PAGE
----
Tag Archives: encouragement

how to meaningful conversation neighbor life on life support

How to Hold Meaningful Conversations with Neighbors on Life Support

Ms. Verla had a stroke on Monday.

Things didn’t look good for her.

She kept pulling at that tube that fed fiber up her nose and down into her stomach somewhere.

I asked her if she was comfortable.

She didn’t say nothing.

“Are you hungry?”

“Uh-huh.”

‘Got it,’ I thought to myself, ‘uh-huh means yes, awkward silence means no.’

“Have your sons come to see you?”

…Awkward silence.

“How long have you been here?”

…More awkward silence. Oh wait, that wasn’t a yes or no question.

Duh.

Well what was I supposed to ask a woman born 56 years before me, whom I had seen walking past my parents’ home my whole life pushing her grocery cart full of cans and glass, to make time pass more meaningfully for her?

I knew her name cause I gave her a ride to the recycling yard once.

Only took me about 27 years to get that close to her.

But Monday I was glad I hadn’t forgotten it.

How else could I have found her room at the hospital?

Strange… I thought at least one of her sons would have been there with her.

Later I asked my dad about it and he said the cops were chasing her sons down in the East-side.

Aside from age and socioeconomic differences, Ms. Verla is Black.

Gosh I hope the cops didn’t shoot her sons down, now that I think about it.

But that night at the hospital, when things didn’t look too good for her, the nurse came in and reprimanded her for pulling her tube five inches out.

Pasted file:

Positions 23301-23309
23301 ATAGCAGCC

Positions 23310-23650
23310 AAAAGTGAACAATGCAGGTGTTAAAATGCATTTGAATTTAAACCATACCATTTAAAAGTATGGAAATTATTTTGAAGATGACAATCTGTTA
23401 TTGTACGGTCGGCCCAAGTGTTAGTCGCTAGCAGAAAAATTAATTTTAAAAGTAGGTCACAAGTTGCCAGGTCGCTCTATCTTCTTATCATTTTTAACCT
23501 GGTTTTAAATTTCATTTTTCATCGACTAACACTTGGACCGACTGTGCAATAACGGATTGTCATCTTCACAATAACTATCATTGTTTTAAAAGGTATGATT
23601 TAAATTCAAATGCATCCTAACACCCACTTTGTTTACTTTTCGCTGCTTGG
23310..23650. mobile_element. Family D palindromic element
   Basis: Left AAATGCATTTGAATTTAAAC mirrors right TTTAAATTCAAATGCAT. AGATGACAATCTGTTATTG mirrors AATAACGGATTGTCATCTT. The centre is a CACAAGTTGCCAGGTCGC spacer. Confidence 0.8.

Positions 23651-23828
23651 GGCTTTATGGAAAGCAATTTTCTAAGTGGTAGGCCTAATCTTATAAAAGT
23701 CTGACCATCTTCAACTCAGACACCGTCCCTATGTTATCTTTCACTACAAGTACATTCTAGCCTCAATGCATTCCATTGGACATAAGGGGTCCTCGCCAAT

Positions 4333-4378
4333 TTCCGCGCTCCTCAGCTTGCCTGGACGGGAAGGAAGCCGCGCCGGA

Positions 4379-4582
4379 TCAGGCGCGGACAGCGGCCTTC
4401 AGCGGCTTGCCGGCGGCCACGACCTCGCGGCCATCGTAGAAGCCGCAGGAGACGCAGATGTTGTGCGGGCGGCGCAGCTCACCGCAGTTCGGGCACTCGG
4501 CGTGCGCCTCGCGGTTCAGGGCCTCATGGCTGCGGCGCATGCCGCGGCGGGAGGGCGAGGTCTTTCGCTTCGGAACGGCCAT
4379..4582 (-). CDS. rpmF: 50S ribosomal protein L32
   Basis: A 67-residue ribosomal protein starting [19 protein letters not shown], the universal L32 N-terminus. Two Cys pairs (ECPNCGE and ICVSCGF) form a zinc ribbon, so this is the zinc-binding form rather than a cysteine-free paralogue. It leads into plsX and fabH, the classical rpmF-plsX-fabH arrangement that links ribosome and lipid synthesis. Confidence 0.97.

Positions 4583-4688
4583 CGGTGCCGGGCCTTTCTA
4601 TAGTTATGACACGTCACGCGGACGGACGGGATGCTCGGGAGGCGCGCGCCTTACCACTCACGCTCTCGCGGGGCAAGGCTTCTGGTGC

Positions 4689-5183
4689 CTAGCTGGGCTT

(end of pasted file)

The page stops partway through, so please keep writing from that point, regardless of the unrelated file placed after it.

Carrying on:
Then some guys in the hallway radioed the technician responsible for putting tubes up noses for help.

As it turned out, her sons had requested she be taken off life support.

“Just leave her and see what happens,” said the radio call.

I stared out the door with my eyes wide open.

Ms. Verla couldn’t see me.

She ain’t seen nothing for about four months on account of her diabetes.

But her eyes looked pretty wide open also.

Hm.

The elderly are always more conscience than we think they are.

The food lady came rolling in a food tray for her.

“This is for him.”

“For her,” I said, consternated that her oddly-shaped, languid bulk of a body should be confused with that of the opposite sex.

“Hang in there,” I told her before leaving so the nurse could change out her linens.

…Next night, I expected the worst, but she looked much better.

The tubes had been doing her wrong.

“Hi Baby,” she said cheerfully when I told her it was me in the room.

That was what she always called me, long as I can remember.

“The doctors in the hall are really handsome, you’d like to see them,” I told her.

“Uh-huh!”

We both laughed.

“You’re not doing so bad anymore.”

I stood there for a while watching the clock.

Her sons weren’t there again.

Must be terribly boring lying in bed all day all by yourself unable to move or anything.

Or maybe that’s the way it’s supposed to be in order to recover.

I dunno.

“You want me to read you the Bible?” I asked.

“Nn-mm.”

OK! no more awkward silences.

“You want to hear Amazing Grace?”

“Uh-huh.”

Took forever to load on the phone but once it started I could see the look of relief on her face.

Half way through it she held her hand out to me.

Did she want me to stop it?

“Do you want me to stop it?”

“Nn-mm.”

She held her hand out again.

Oh. Right. Hold hands.

I told her I’d be back in a couple days to see how she kept up.

When I came to the hospital, the young man at the reception desk told me she had been discharged.

“Do you know where to? I mean, I know you can’t tell me, it’s confidential, but I’ve known her my whole life, and I have no idea where they took her.”

“I’m sorry,” he said sincerely, “I don’t even have access to that information, and if I did, I would not be able to tell you.”

So just like that, Ms. Verla’s gone.

I always imagined myself writing her biography, interviewing her about the way life was in the deep south before civil rights and all that.

I guess it’s common to have regrets left over when long relationships draw to a close.

I’m glad, though, that she was our neighbor all those years, I’m glad she was a part of my life, and I’m so glad I went with her as far down the road as I could.